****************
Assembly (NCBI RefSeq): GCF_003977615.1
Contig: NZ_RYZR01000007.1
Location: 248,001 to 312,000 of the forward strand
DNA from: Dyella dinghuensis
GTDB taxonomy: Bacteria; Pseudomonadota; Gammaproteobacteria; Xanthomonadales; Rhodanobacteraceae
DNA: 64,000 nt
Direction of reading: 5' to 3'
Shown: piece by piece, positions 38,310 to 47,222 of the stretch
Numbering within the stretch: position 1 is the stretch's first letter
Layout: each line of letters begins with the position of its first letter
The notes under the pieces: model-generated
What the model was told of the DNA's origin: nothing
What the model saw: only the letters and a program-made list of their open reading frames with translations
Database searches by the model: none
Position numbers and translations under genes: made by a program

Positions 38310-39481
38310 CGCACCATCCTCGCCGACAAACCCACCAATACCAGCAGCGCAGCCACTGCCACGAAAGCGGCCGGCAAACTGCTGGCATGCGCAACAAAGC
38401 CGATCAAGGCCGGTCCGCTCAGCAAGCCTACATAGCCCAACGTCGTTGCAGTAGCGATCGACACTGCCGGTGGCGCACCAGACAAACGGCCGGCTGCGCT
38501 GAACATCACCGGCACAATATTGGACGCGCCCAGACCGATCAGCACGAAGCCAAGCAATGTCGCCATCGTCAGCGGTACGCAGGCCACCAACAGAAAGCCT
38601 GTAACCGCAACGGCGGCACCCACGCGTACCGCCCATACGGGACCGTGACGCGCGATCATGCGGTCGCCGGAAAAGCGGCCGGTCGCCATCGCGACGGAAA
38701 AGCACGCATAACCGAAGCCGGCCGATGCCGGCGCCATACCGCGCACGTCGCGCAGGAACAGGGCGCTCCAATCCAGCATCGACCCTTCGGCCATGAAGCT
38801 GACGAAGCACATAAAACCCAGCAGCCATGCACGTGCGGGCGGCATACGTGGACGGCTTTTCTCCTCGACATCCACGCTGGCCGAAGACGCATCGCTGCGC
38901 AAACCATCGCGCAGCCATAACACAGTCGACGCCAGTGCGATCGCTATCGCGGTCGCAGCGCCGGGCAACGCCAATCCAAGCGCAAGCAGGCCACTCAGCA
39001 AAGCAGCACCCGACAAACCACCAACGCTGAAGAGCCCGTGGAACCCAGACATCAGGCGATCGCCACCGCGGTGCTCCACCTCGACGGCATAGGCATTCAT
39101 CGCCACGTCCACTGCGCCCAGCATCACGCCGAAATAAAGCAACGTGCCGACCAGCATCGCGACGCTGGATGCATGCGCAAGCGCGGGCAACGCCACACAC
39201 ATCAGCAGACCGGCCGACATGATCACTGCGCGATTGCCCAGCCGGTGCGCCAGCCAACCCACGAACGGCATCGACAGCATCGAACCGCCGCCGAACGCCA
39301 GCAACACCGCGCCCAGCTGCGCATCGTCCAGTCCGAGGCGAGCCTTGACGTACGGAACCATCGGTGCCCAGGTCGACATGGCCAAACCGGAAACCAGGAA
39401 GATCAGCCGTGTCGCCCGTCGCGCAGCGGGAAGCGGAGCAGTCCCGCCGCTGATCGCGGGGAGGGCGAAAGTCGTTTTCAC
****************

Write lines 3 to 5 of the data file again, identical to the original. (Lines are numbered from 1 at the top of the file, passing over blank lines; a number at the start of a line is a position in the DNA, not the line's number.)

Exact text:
Location: 248,001 to 312,000 of the forward strand
DNA from: Dyella dinghuensis
GTDB taxonomy: Bacteria; Pseudomonadota; Gammaproteobacteria; Xanthomonadales; Rhodanobacteraceae